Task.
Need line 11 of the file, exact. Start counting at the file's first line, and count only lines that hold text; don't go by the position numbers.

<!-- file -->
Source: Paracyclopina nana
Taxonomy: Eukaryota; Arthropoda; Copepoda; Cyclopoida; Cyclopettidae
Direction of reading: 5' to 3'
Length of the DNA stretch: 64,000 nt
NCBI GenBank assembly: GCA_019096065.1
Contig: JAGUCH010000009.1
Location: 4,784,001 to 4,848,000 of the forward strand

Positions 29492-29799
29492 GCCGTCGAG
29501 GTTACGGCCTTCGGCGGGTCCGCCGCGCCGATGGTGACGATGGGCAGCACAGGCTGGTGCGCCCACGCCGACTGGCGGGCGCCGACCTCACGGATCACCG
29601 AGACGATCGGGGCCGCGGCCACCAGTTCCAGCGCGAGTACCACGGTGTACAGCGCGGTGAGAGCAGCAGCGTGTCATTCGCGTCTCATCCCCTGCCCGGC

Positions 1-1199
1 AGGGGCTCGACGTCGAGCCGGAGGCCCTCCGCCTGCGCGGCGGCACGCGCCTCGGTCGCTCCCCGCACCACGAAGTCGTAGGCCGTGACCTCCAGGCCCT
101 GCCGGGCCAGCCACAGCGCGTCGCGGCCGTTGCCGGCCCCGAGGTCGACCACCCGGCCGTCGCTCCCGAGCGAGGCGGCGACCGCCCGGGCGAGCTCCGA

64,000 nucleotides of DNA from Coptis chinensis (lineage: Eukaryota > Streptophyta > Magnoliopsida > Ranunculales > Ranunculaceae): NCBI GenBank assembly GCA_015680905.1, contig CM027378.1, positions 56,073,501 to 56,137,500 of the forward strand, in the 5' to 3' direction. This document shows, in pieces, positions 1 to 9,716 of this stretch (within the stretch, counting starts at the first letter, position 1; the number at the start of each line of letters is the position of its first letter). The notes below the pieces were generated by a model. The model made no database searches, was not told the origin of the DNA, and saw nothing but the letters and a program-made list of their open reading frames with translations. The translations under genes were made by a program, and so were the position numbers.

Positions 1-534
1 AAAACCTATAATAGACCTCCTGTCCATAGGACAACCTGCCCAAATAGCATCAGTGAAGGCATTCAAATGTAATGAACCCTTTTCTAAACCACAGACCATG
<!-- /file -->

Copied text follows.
29601 AGACGATCGGGGCCGCGGCCACCAGTTCCAGCGCGAGTACCACGGTGTACAGCGCGGTGAGAGCAGCAGCGTGTCATTCGCGTCTCATCCCCTGCCCGGC